Combatting Child Trafficking in China: the Integrated Family and Childcare Center (IFCC)
The 10th annual GPPN Conference, hosted by the Sciences Po School of Public Affairs, featured students' solution oriented ideas and prototypes to address public policy challenges identified by the UN Sustainable Development Goals (SDGs). To participate, each GPPN member school carefully selected up to five student teams to present their projects and compete for the GPPN prize. The result: 32 teams from around the world met in Paris to showcase their ideas on how to solve some of the most pressing global challenges of today.
Recent studies and investigations have shown the growing cross-regional domestic market for trafficked children in China. This project analyzes the problem structure of Chinese domestic child trafficking and proposes a child-centered policy intervention for its prevention and the protection of its victims. Four main structural causes drive the supply and demand of trafficked children; namely, the one-child policy, traditional preference of male heirs, lack of public welfare, and the rural-urban regional economic disparity. We propose as one effective policy intervention the Integrated Family and Childcare Center (IFCC) which includes the functions of i) family capacity building as alternative institutions to trafficking brokers, ii) facilitation of safe and legal adoption, and iii) family-based care for non-adopted children. We contend that taking a child-centered approach to prevent trafficking and protect victims is needed to protect the basic rights and future of children, as well as to prevent the far-reaching socioeconomic consequences of child trafficking and exploitation in China.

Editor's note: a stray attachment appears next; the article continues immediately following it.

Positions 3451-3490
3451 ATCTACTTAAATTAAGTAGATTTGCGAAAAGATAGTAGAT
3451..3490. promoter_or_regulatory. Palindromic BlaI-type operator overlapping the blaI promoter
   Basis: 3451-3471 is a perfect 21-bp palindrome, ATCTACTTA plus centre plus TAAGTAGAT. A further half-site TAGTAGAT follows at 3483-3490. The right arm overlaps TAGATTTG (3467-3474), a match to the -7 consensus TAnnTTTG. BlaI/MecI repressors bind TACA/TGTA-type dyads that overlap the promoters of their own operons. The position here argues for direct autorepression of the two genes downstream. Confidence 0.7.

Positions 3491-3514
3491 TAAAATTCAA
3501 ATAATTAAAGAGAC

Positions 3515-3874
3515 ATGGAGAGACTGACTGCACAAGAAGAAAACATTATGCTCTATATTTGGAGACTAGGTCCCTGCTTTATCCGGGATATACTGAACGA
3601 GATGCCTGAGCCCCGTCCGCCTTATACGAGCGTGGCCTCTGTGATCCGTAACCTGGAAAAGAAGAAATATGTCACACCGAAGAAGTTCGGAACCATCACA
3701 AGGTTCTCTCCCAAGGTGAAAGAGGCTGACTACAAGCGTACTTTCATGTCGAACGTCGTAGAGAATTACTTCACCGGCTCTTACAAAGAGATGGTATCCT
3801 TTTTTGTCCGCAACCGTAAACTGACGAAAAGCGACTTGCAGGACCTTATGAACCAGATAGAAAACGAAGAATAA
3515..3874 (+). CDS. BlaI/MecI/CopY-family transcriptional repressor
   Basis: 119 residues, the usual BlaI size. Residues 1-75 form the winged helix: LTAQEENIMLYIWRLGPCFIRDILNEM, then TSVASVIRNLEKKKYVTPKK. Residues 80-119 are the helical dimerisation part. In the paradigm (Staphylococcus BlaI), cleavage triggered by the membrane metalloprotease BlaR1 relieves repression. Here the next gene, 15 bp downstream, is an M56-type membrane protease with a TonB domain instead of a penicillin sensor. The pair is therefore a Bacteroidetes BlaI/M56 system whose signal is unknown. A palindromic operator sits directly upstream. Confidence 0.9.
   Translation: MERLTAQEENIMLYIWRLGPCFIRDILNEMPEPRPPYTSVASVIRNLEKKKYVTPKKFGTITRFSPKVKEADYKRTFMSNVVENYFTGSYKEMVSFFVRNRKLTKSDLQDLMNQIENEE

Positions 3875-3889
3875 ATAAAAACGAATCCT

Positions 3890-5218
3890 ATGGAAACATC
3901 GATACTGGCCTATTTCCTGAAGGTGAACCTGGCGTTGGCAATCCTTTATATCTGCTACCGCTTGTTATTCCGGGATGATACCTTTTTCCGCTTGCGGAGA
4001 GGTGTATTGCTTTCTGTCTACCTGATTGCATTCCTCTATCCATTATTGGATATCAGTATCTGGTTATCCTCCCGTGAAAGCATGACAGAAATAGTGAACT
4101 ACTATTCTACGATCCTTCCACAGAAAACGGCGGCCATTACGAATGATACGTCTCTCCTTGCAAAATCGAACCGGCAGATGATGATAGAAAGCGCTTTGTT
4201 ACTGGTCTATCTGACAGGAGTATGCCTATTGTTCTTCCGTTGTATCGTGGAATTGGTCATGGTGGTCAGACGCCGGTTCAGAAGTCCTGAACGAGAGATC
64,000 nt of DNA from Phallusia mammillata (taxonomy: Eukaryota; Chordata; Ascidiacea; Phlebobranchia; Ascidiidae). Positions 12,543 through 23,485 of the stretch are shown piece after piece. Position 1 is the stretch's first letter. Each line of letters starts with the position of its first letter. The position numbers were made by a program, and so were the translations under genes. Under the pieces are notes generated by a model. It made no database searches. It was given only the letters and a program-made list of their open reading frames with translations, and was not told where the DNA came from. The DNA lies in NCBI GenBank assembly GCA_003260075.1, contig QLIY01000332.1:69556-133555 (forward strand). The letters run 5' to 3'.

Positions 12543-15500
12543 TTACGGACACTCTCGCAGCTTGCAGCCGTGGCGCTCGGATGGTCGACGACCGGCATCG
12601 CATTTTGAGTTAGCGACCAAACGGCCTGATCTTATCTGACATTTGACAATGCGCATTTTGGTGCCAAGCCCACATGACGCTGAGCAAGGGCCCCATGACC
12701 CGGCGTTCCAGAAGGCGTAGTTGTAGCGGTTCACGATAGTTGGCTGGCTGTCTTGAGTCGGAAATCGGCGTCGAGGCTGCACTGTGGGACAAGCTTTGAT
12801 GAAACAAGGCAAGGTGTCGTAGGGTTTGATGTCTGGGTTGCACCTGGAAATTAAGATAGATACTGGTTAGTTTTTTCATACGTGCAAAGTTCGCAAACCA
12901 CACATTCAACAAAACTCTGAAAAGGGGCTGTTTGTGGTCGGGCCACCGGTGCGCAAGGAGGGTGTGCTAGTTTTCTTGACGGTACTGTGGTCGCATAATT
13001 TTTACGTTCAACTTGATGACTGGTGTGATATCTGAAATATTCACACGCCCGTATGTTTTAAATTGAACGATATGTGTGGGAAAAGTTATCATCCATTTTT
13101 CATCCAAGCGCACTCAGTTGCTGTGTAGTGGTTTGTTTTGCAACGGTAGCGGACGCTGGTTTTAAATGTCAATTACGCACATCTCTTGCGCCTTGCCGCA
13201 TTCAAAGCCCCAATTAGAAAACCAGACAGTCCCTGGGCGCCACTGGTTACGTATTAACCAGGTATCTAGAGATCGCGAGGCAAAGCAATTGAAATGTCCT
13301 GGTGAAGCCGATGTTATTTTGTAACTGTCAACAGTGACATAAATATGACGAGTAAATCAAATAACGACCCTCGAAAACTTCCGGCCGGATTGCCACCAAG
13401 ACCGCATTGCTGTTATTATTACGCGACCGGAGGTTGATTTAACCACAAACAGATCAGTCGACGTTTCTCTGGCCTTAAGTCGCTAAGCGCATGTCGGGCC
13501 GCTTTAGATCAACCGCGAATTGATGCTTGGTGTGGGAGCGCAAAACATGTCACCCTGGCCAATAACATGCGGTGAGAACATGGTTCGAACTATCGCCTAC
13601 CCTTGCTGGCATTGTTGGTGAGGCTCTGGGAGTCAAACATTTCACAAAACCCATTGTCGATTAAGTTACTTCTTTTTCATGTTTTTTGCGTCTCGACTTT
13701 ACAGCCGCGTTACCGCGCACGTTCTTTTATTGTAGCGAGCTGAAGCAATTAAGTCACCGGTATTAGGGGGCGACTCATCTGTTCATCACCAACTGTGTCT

Meet the team
Yue Feng: I am a master student of public policy at the University of Tokyo, and recipient of the Mitsubishi Corporation Scholarship. I take an active part in extra-curricular activities. I am the section leader of the Jing Forum 2016, which holds political and economic discussions with representatives from Peking University and the University of Tokyo. In addition, I have internship experience with UNFPA, Barclays investment banking division, and the Citi Group investment banking division which has provided me with valuable experience in working with people from multi-cultural backgrounds, as well as finishing tasks well under tight deadlines in a stressful working environment.
Shohei Yoshizawa: I am a master student from the International Public Policy Program in the University of Tokyo. My interests are international political issues, conflict resolution and peacebuilding. I belong to the International Peacebuilding Association which is led by Dr. Hasegawa, who is the former Special Representative to the Secretary General of the UN. Additionally, I have real-world experiences working as a volunteer during the 42nd G7 Summit and in JCCP, the only Japanese NGO focusing on peacebuilding. I will also do an internship at the UN Human Rights Council in Geneva, and study at the Hertie School of Governance in Berlin as a double degree student this year.
Nanami Kawashima: I am a master’s student in public policy at the University of Tokyo and a recipient of the Global Leader for Social Design and Management Scholarship. I studied for one year at Sciences Po PSIA specializing in Sino-Japanese relations. I was on the student management team of various international student conferences, such as the Japan-China-Korea Youth Forum sponsored by the UN Association and the G8 Youth Summit. I am passionate about social welfare and labor policies, and have research internship experiences about female entrepreneurship, feminism movements in 20th century Asia, and women’s employment policies.
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